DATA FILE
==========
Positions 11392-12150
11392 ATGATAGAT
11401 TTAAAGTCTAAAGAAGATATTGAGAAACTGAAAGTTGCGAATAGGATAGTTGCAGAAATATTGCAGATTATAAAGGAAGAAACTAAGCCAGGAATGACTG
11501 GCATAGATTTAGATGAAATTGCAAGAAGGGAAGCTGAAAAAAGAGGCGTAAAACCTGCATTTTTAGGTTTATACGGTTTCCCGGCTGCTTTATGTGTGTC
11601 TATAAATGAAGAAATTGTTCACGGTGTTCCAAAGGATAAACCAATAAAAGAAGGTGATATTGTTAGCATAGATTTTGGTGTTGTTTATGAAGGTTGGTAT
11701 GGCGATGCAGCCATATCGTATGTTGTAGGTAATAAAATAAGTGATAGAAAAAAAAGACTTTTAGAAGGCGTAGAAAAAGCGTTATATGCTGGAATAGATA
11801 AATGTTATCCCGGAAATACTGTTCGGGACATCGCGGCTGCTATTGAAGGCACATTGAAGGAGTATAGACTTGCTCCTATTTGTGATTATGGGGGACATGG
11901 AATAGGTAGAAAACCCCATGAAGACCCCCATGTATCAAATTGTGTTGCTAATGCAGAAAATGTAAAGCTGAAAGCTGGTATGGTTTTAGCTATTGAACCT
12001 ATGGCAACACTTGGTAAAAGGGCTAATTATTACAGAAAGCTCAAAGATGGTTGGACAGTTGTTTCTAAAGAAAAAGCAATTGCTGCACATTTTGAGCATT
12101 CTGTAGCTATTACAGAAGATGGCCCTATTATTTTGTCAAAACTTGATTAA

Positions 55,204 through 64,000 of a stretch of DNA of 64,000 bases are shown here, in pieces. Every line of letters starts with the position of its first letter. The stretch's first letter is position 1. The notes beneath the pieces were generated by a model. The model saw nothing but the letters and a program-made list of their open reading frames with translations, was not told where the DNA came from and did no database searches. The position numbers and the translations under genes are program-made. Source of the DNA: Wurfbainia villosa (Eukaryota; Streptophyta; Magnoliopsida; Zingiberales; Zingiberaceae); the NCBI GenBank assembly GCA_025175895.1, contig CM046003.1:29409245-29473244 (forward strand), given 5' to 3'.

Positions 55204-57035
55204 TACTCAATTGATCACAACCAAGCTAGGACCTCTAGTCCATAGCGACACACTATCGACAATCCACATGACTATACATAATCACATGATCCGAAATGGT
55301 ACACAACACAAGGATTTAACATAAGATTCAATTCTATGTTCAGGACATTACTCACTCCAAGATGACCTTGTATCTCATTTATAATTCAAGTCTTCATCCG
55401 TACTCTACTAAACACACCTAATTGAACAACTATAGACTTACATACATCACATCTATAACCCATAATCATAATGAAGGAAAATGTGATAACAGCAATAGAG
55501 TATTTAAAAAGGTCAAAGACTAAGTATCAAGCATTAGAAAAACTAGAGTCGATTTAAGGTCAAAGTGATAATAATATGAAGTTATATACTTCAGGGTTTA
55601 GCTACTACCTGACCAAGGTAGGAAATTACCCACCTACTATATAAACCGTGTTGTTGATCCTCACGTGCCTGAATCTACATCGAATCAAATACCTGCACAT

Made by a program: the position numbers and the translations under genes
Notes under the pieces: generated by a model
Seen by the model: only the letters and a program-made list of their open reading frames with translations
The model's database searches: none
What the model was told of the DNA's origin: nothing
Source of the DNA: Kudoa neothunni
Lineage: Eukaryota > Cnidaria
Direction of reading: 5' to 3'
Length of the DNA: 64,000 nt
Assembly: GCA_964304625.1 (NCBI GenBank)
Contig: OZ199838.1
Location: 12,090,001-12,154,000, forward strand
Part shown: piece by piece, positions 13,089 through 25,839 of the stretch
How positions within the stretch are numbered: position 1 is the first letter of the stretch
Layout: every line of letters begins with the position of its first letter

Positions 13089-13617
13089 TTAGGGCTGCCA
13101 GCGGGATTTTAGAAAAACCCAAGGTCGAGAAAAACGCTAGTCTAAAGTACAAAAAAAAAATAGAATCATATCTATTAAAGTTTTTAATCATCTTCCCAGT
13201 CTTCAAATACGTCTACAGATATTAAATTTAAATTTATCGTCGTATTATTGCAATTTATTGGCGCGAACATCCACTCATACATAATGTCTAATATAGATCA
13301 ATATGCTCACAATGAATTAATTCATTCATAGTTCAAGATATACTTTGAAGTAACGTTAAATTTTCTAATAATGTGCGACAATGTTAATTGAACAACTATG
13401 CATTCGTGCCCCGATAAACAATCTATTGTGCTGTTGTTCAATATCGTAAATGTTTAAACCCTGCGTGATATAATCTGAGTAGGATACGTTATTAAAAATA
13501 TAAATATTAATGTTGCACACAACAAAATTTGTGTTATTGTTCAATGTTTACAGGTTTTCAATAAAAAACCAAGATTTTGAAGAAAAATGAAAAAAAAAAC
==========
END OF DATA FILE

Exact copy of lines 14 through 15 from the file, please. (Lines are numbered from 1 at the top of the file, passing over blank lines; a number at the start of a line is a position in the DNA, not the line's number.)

55301 ACACAACACAAGGATTTAACATAAGATTCAATTCTATGTTCAGGACATTACTCACTCCAAGATGACCTTGTATCTCATTTATAATTCAAGTCTTCATCCG
55401 TACTCTACTAAACACACCTAATTGAACAACTATAGACTTACATACATCACATCTATAACCCATAATCATAATGAAGGAAAATGTGATAACAGCAATAGAG